This weekend, tragedy befell us.    

“I accidentally gave Cutie a bloody nose!”  Jonah cried, tears squirting from his eyes. 

I held the little rodent, his mouth unnaturally wide open and his snout visibly bent, blood coming out of both nose and mouth.  We raced to the car to go to the veterinary emergency room, my husband encouraging me to ignore the speed limit in a residential neighborhood, my son crying, the rat snorting and squeaking.  I tried to remain calm, suggesting we sing lullabies the rat might enjoy (dying by), while focusing on the road and the labored breathing of this little pet we had all come to love.

It turned out that Cutie inconveniently got between Jonah’s knee and the floor.   I will admit here to thinking the incident seventy percent accident, thirty percent my energetic son being a spaz.  Frequently I have said things like, “rats do not go on skateboards” and “rats cannot be playfully flung across the bed.” 

A word of advice: never bring a child to the animal emergency room where you may have to engage the critical thinking part of your brain, the one that says, “is it worth it to pay more for medical care for this rat—who may die anyway—than we would for a necessary automotive repair?”

We spent $544 at the emergency room on a twenty dollar animal that most people consider a pest.  That was yesterday.   Today we spent still more money to bring Cutie to a rodent and exotic pet specialist veterinarian who provided gas and lethal injection.  How the heck did this happen? 

To use the highly clinical terminology I know and love, I think it has a lot to do with the fact that under emotional stress we are all about as intelligent as a box of hair. 

Yesterday’s vet at the emergency clinic quietly urged that the rat needed an “oxygen rich chamber” along with pain medication, x-rays, and God Knows What Else.  In a nanosecond of sanity, we drew the line at CPR, thinking that if the little furry guy went into cardiac arrest he should probably go ahead and croak.

I pride myself in being rational as well as frugal, but so help me, I think that had my son had not been there we might do the same thing all over again.  Why?  I can’t even kill garden slugs (though I do throw them over the fence into the neighbor’s junk yard).  My husband and I fed my nineteen year old, incontinent, cancer-riddled dog homemade ground beef with rice every day for over a year when he stopped chewing crunchy food.  In short, we are wimpy, wimpy people and defenseless pets activate our wimpiness like nothing else can.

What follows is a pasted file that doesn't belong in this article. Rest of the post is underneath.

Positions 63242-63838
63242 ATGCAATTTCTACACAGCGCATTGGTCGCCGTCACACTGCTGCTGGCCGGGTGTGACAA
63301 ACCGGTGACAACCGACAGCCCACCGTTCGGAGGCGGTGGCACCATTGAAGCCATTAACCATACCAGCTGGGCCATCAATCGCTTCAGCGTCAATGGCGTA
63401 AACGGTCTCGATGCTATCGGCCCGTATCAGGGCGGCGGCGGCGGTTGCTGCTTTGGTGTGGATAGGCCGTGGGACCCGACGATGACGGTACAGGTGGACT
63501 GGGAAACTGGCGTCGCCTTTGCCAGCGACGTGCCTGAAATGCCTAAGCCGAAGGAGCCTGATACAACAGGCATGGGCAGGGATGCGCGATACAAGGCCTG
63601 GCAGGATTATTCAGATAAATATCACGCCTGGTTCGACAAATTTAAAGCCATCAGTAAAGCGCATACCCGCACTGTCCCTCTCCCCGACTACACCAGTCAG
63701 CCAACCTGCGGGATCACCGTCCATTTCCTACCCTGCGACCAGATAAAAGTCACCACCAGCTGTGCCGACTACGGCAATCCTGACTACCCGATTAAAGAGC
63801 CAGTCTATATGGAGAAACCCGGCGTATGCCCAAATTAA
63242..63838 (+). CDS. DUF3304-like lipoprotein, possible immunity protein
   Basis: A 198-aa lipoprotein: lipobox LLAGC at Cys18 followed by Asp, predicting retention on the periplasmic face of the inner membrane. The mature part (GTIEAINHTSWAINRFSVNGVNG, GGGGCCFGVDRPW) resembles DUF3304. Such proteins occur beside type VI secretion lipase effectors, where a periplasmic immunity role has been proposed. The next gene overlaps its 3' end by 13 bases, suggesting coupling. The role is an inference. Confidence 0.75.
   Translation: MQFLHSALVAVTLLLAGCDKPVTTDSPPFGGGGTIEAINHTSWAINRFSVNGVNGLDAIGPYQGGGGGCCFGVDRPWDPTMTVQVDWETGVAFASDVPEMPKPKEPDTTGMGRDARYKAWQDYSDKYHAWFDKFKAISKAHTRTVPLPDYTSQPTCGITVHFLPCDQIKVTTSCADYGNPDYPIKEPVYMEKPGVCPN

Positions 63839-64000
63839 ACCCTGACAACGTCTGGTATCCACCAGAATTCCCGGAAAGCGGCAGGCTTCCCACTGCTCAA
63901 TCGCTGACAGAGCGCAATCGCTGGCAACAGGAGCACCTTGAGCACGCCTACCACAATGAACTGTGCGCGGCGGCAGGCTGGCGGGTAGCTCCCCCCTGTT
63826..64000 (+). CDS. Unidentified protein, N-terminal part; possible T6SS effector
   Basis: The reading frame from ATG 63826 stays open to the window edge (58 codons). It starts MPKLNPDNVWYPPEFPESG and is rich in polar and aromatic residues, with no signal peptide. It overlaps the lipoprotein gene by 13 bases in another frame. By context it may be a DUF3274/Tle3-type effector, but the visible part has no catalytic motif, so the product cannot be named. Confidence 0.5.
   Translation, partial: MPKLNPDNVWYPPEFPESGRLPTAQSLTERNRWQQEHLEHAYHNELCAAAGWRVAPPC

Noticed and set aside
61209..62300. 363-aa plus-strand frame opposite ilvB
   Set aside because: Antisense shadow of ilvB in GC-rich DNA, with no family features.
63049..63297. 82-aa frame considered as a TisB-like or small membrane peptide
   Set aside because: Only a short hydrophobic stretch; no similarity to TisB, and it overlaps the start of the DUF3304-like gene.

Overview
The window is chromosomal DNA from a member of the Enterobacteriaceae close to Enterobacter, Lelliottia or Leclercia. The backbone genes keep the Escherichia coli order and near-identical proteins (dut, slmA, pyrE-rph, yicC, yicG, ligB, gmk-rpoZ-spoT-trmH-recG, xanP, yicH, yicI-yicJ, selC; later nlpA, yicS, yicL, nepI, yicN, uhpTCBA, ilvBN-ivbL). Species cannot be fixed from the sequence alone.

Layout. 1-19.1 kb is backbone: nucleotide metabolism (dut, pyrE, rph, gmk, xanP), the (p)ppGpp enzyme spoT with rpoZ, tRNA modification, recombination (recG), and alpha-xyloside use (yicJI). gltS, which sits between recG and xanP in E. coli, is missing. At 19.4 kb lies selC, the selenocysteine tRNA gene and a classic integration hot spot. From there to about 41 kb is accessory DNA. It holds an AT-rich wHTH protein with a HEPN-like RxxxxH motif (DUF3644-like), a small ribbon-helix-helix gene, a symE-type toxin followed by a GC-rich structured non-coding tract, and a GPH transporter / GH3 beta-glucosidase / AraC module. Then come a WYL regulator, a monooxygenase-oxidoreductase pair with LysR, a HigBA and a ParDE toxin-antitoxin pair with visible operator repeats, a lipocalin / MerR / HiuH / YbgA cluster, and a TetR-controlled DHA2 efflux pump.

Here comes the irony:  Five years ago we had a wild rat living in our walls.  At bed time we would hear him scratching and imagine him eating the insulation.  It kept us awake.  It pissed us off.  Finally an electrician told me that rats chew electrical wires and can cause house fires.  That was all the convincing we needed.  We put out poison and a week later I called my husband to come home and remove the giant, dead rat from the center of our living room floor.   That particular dead rat only cost us four bucks and our emotional response to his demise was relief.

(In addition to the sheer relief of grousing) my point is how we feel about another, be they human or animal is based largely on how well we know them.  Exposure breeds understanding.  (This is why it’s a great idea for people who want to overcome racism to hang out with the very people they are prejudice against.)

Think of the people in your life you struggle with.  Would you feel as judgmental towards, disconnected from, misunderstood or attacked by if you got to know them better?  I’m betting the answer is probably not.

Meanwhile, I have a traumatized child to console (that’s a whole separate blog and it’ll be coming soon!), an expensive dead rat to bury and a hole in the backyard to dig.  Hopefully there won’t be any slugs in the way.


2 thoughts on “Trauma at Home

  1. You are incredible — all that angst and trauma – both yours and your son’s – and still you have a clear head, a sense of humor and objectivity. How do you do it??

    Looking forward to your post about helping children deal with trauma. There’s never enough written about that. How do we shape things for children (especially in this case) so that they don’t carry guilt?

  2. Right and just think of all the lessons having this rat (and this experience) have passed on to your child that don’t have a price. I see tons of kids, sadly, who haven’t learned those lessons. They can’t grasp empathy very well and have no clue what the right or responsible action is.

    IF there is ever a next time (knock on wood) don’t forget you can always try the local Humane Society for low cost animal care.

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